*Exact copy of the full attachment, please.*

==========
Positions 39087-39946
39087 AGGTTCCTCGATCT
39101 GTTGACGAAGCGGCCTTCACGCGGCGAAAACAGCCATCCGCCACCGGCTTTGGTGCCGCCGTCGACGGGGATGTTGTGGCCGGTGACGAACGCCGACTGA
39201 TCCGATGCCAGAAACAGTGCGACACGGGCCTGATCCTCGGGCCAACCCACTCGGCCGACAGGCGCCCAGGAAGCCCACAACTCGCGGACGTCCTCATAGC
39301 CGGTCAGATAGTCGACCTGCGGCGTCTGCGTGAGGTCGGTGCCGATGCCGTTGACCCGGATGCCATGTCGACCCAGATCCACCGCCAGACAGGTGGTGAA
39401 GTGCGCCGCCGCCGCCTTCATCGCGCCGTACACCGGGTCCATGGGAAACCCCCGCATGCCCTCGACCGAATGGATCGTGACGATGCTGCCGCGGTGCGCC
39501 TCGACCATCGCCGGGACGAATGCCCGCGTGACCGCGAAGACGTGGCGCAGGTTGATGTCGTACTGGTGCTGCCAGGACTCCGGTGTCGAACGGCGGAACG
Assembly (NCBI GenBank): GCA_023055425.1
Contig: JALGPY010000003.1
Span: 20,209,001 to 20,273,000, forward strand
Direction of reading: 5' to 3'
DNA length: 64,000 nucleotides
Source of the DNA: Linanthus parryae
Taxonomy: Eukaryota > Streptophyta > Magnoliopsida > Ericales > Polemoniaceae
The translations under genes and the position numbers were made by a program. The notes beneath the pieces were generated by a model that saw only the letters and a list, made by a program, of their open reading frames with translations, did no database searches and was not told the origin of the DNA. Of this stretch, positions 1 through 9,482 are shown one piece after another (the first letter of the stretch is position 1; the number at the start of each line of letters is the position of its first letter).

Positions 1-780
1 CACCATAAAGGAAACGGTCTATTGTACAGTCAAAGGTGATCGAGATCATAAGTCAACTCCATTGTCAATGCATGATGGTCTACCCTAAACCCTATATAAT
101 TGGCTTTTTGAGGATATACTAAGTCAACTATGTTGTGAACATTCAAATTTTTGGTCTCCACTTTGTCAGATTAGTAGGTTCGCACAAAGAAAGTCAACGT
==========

Positions 39087-39946
39087 AGGTTCCTCGATCT
39101 GTTGACGAAGCGGCCTTCACGCGGCGAAAACAGCCATCCGCCACCGGCTTTGGTGCCGCCGTCGACGGGGATGTTGTGGCCGGTGACGAACGCCGACTGA
39201 TCCGATGCCAGAAACAGTGCGACACGGGCCTGATCCTCGGGCCAACCCACTCGGCCGACAGGCGCCCAGGAAGCCCACAACTCGCGGACGTCCTCATAGC
39301 CGGTCAGATAGTCGACCTGCGGCGTCTGCGTGAGGTCGGTGCCGATGCCGTTGACCCGGATGCCATGTCGACCCAGATCCACCGCCAGACAGGTGGTGAA
39401 GTGCGCCGCCGCCGCCTTCATCGCGCCGTACACCGGGTCCATGGGAAACCCCCGCATGCCCTCGACCGAATGGATCGTGACGATGCTGCCGCGGTGCGCC
39501 TCGACCATCGCCGGGACGAATGCCCGCGTGACCGCGAAGACGTGGCGCAGGTTGATGTCGTACTGGTGCTGCCAGGACTCCGGTGTCGAACGGCGGAACG
Assembly (NCBI GenBank): GCA_023055425.1
Contig: JALGPY010000003.1
Span: 20,209,001 to 20,273,000, forward strand
Direction of reading: 5' to 3'
DNA length: 64,000 nucleotides
Source of the DNA: Linanthus parryae
Taxonomy: Eukaryota > Streptophyta > Magnoliopsida > Ericales > Polemoniaceae
The translations under genes and the position numbers were made by a program. The notes beneath the pieces were generated by a model that saw only the letters and a list, made by a program, of their open reading frames with translations, did no database searches and was not told the origin of the DNA. Of this stretch, positions 1 through 9,482 are shown one piece after another (the first letter of the stretch is position 1; the number at the start of each line of letters is the position of its first letter).

Positions 1-780
1 CACCATAAAGGAAACGGTCTATTGTACAGTCAAAGGTGATCGAGATCATAAGTCAACTCCATTGTCAATGCATGATGGTCTACCCTAAACCCTATATAAT
101 TGGCTTTTTGAGGATATACTAAGTCAACTATGTTGTGAACATTCAAATTTTTGGTCTCCACTTTGTCAGATTAGTAGGTTCGCACAAAGAAAGTCAACGT